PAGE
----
McCain's concession speech was the most gracious and generous he has made during the entire two years of this interminable campaign. I wonder what the race would have been like if he had been that gracious and generous throughout. But then he lost me on other factors. The war in Iraq is one example. I agree with Obama's position: the war was a mistake from the beginning and we should never have engaged in it. It doesn't matter that the surge "worked" (that is in quotation marks because whether it worked depends on you definition of what was to be gained.) Now we have to have someone clean up the mess. Another example: the economy. I am cynically amused when I listen to the economic 'experts.' The most frequent questions we have asked in our household have been 'how far can we take losing good paying jobs with benefits while gaining poor paying jobs without benefits' and 'how long can the consumer keep consuming when he has lost his good paying job, his house no longer has equity to tap, and his credit cards are tapped out.' Those are not questions I have heard echoed in either the political or the financial reporting. McCain told us the 'fundamentals of the economy are strong' when it was becoming apparent that the fundamentals had crumbled and his primary economic advisor, Phil Gramm, called us 'a nation of whiners' when we finally said 'ouch.'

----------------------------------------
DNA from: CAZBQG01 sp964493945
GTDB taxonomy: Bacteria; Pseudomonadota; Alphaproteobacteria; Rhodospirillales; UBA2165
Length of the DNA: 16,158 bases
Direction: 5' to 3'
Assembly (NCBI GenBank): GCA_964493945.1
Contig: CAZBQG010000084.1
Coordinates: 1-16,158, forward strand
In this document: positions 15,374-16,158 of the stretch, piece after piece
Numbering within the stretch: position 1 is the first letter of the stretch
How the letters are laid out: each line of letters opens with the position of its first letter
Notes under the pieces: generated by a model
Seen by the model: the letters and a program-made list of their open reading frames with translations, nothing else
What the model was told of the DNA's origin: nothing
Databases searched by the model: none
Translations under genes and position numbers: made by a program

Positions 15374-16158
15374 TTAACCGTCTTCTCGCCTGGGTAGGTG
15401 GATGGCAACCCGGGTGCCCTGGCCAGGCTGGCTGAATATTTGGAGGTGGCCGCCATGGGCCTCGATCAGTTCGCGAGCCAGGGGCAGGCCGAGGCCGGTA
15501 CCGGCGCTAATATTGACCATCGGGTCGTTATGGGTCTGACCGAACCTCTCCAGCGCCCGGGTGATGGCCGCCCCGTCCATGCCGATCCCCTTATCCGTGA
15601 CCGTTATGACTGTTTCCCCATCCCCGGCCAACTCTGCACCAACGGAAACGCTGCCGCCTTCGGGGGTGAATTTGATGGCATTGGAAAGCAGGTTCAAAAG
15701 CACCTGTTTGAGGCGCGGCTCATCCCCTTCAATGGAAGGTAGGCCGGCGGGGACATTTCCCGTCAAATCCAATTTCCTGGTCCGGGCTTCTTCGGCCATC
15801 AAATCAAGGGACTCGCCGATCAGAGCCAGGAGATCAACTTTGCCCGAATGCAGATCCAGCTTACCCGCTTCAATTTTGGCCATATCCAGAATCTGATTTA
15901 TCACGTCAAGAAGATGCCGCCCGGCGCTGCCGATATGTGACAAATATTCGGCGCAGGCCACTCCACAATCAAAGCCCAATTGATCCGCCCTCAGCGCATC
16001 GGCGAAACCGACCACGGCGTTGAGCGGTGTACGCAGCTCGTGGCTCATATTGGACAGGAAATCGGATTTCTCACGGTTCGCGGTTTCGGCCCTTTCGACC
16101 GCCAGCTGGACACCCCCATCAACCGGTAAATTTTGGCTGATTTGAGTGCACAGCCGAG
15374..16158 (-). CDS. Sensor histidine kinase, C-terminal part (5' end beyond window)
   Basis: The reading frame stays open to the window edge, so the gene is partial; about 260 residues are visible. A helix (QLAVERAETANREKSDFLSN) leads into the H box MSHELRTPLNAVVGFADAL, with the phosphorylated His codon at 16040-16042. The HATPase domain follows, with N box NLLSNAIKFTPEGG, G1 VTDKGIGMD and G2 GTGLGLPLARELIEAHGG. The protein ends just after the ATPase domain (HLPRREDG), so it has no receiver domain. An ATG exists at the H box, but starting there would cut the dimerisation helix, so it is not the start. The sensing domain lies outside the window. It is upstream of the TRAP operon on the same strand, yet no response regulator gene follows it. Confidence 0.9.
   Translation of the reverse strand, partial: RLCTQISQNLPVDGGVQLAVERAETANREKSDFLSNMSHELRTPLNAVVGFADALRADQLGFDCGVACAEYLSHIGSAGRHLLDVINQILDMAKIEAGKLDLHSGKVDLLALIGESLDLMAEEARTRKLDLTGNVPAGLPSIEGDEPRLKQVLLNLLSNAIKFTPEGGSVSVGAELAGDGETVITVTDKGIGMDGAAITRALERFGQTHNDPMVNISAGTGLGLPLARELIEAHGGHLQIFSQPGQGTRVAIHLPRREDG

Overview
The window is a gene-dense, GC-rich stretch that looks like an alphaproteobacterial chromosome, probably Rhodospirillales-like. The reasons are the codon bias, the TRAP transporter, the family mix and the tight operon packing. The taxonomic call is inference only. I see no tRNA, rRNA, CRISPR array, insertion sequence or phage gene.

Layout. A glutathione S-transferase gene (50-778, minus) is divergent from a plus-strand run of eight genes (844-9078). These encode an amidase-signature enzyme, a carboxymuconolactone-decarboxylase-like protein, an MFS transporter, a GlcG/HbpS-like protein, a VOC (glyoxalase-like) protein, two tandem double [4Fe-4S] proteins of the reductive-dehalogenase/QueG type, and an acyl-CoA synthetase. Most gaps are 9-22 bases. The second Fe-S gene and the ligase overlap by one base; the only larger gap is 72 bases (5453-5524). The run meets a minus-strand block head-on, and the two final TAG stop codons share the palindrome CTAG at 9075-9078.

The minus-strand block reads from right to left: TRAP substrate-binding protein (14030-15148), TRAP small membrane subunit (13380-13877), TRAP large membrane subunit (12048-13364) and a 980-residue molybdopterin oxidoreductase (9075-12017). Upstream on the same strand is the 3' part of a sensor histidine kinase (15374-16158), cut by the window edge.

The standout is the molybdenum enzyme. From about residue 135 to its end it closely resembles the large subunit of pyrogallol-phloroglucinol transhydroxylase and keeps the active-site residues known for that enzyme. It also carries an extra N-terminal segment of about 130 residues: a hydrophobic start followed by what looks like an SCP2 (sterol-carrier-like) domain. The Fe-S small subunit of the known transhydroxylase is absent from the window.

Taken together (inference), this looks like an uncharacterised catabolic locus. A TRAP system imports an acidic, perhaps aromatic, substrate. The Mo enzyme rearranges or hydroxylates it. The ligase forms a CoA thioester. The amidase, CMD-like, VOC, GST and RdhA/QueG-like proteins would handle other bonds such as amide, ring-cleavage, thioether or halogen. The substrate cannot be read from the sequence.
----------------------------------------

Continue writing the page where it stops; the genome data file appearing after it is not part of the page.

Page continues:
What I have liked most about Obama has been his thoughtful listening and his measured responses. He did not blame the Bush Administration or the Republican Party alone for our economic troubles. He noted more than once that they grew over at least the last forty years. He also noted that it will take time to get us out of them. He also noted, and I hope people listened, that government cannot solve all our problems. I have listened to the comparisons the news media (and some ordinary people) are making: JFK, FDR, Lincoln. I certainly hope not. Same stature but very different, I hope, because we are not the America of the 1960s, the 1930, or the 1860s.
For the first time in a very long time I am hopefully optimistic. For once in a very long time the problems I think are crucial may get some serious attention: environment and pollution, health care, jobs, etc. How can we address problems if our governmental leaders don't acknowledge a problem or decide that the problem is entirely one of individual failing or decide that addressing the problem will hit their constituencies too hard? That is what we have had for the last eight years. Rain at Rainy Day Thoughts sums up much of my feelings and thoughts. The election results made it obvious that most Americans want a change of direction. But societies built up inertia and changing direction will always be difficult. That is a point that June Calendar makes very well. She is older than I but we both have seen fantastic changes in our life times. Change is never easy to assimilate and there are always those who want to turn the clock back.
I think I am going to quit here. This ramble feels a bit like my thoughts--jumbled. I need to move on to other things now. My time table for finishing the quilt for my sister's 50th birthday was suddenly moved up. Instead of three weeks I have only four more days. See you next time.